New Analysis Reveals Positive Trends in Heart Attack Care, PCI
July 13, 2010 – A new analysis from the American College of Cardiology Foundation’s National Cardiovascular Data Registry (NCDR) shows that hospitals across the country are making improvements in the care of patients who have a heart attack or undergo percutaneous coronary intervention (PCI) procedures to unblock clogged coronary arteries. More than ever before, cardiac patients are receiving proven therapies quickly, safely and according to clinical guidelines, the new data show.
The NCDR comprises a suite of data registries that involve more than 2,400 hospitals and more than 10.6 million patient records. The new NCDR analysis appears in the July 20, 2010, issue of the Journal of the American College of Cardiology.
“This study shows that as a country, we do a good job in treating patients with heart attacks,” said John S. Rumsfeld, M.D., Ph.D., chief science officer and chair of the NCDR and acting national director of cardiology for the Veterans Affairs Health Administration. “More patients with heart attacks qualify for urgent angioplasty and stenting, and they are getting it quicker. There have also been improvements in giving recommended medications to heart attack patients—many of which reduce the risk of death and long-term complications.”
Equally impressive are the results for coronary angioplasty and stenting. These procedures, which fall under the umbrella term percutaneous coronary intervention (PCI), involve threading a slender tube into the arteries of the heart, expanding a tiny balloon to widen the artery and, usually, leaving an expandable metal stent in place to hold the artery open.
The data analysis showed significant improvements in several key aspects of heart attack care, including:
• Increase from 90.8 percent to 93.8 percent in the use of treatments to restore blood flow to the heart in patients with ST segment elevation myocardial infarction (STEMI) heart attacks;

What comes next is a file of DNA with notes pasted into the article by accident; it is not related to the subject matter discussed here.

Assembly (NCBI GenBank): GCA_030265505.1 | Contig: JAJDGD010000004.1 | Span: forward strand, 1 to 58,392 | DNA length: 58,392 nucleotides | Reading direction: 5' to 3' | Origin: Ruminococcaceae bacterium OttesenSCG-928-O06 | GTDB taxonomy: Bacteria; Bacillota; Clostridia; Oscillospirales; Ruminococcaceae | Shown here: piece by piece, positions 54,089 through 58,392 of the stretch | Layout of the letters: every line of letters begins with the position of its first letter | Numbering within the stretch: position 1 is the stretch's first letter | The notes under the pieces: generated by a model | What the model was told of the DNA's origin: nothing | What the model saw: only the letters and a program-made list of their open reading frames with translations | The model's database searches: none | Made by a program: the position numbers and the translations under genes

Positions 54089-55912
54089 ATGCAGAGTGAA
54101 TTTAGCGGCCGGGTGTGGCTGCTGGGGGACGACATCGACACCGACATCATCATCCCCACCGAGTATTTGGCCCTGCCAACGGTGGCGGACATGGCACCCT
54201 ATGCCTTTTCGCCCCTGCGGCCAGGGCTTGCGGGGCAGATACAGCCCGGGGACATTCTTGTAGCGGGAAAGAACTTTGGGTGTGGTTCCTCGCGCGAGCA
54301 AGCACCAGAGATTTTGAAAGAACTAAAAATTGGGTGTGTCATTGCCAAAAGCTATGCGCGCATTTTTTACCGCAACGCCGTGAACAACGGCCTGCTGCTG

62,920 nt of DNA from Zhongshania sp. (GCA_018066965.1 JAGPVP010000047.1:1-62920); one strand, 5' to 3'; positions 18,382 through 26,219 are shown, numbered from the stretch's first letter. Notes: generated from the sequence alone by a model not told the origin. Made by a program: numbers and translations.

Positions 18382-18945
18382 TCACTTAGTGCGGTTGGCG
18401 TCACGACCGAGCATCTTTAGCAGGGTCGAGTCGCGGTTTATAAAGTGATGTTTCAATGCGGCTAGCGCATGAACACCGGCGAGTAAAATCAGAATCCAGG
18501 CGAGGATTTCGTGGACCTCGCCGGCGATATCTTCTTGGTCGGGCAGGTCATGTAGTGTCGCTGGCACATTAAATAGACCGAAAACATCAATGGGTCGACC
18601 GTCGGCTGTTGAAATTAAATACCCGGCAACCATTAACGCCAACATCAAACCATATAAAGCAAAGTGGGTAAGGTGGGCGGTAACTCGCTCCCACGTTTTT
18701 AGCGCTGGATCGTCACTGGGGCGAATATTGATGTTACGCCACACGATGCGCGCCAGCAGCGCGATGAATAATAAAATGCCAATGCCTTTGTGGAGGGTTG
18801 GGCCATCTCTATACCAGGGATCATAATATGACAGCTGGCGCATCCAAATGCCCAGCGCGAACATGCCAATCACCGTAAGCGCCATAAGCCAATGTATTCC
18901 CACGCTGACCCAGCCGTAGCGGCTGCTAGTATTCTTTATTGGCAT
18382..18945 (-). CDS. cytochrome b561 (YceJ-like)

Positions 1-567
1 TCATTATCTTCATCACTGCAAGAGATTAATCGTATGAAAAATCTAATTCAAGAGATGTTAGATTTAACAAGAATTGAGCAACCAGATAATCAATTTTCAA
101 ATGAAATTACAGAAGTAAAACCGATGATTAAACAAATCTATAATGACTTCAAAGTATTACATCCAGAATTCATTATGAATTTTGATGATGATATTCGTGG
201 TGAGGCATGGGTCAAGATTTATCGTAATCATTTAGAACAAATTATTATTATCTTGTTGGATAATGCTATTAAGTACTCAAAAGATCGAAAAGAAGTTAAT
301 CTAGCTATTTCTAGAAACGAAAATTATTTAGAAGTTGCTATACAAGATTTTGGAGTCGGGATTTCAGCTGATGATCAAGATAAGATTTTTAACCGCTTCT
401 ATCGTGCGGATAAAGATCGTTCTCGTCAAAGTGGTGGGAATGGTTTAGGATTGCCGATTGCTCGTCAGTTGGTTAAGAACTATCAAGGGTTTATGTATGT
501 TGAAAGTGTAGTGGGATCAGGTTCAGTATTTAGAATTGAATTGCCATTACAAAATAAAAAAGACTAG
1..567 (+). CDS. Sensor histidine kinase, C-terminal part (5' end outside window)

• Increase from 64.5 percent to 88 percent in the number of patients with STEMI heart attacks treated with PCI within 90 minutes of arriving at the hospital—a key quality benchmark;
• Improvement from 89.6 percent to 92.3 percent in overall performance scores that measure timeliness and appropriateness of therapy for STEMI heart attacks;
• Improvement in achieving correct dosing of several types of “blood thinners” among non-ST segment elevation myocardial infarction (NSTEMI) patients;
• Reduction from 6.2 percent to 5.5 percent in risk-adjusted hospital death rates among STEMI patients and from 4.3 percent to 3.9 percent among NSTEMI patients; and
• Improvement in prescribing guidelines-recommended medications, including aspirin, clopidogrel, statins, beta blockers and angiotensin-converting enzyme inhibitors or angiotensin-receptor blockers, as well as in counseling patients to stop smoking and referring patients to cardiac rehabilitation.
Patients are also taking important steps toward improving heart attack care by heeding the warning signs of heart attack, the data reveal. The time from the beginning of heart attack symptoms to the patient’s arrival at the hospital dropped significantly during the study period, from 1.7 hours to 1.5 hours, on average.
“Patients are coming to the hospital sooner,” Rumsfeld said. “That shows a greater awareness by the public that if you have unexplained chest pain or shortness of breath, you need to get to the hospital quickly. The sooner you get treatment for a heart attack, the better your chances of survival and the less likely you are to experience long-term complications like heart failure.”
The data analysis revealed several notable trends, including:
• Increase in procedural complexity, including treatment of significantly more patients with challenging “type C” lesions;
• Reduction in complications related to bleeding or injury to the arteries used for passing tubes to the heart;
• Changes in the use of medications designed to prevent unwanted blood clots, reflecting the results of recent clinical trials and recommendations from new clinical practice guidelines; and
• Reduction in the overall use of drug-eluting stents, partially balanced by increased use of new types of drug-eluting stents.
In addition to its encouraging findings, the analysis also highlights specific areas in need of improvement and identifies targets for future research, particularly those aimed at reducing the bleeding risk associated with even the best therapies.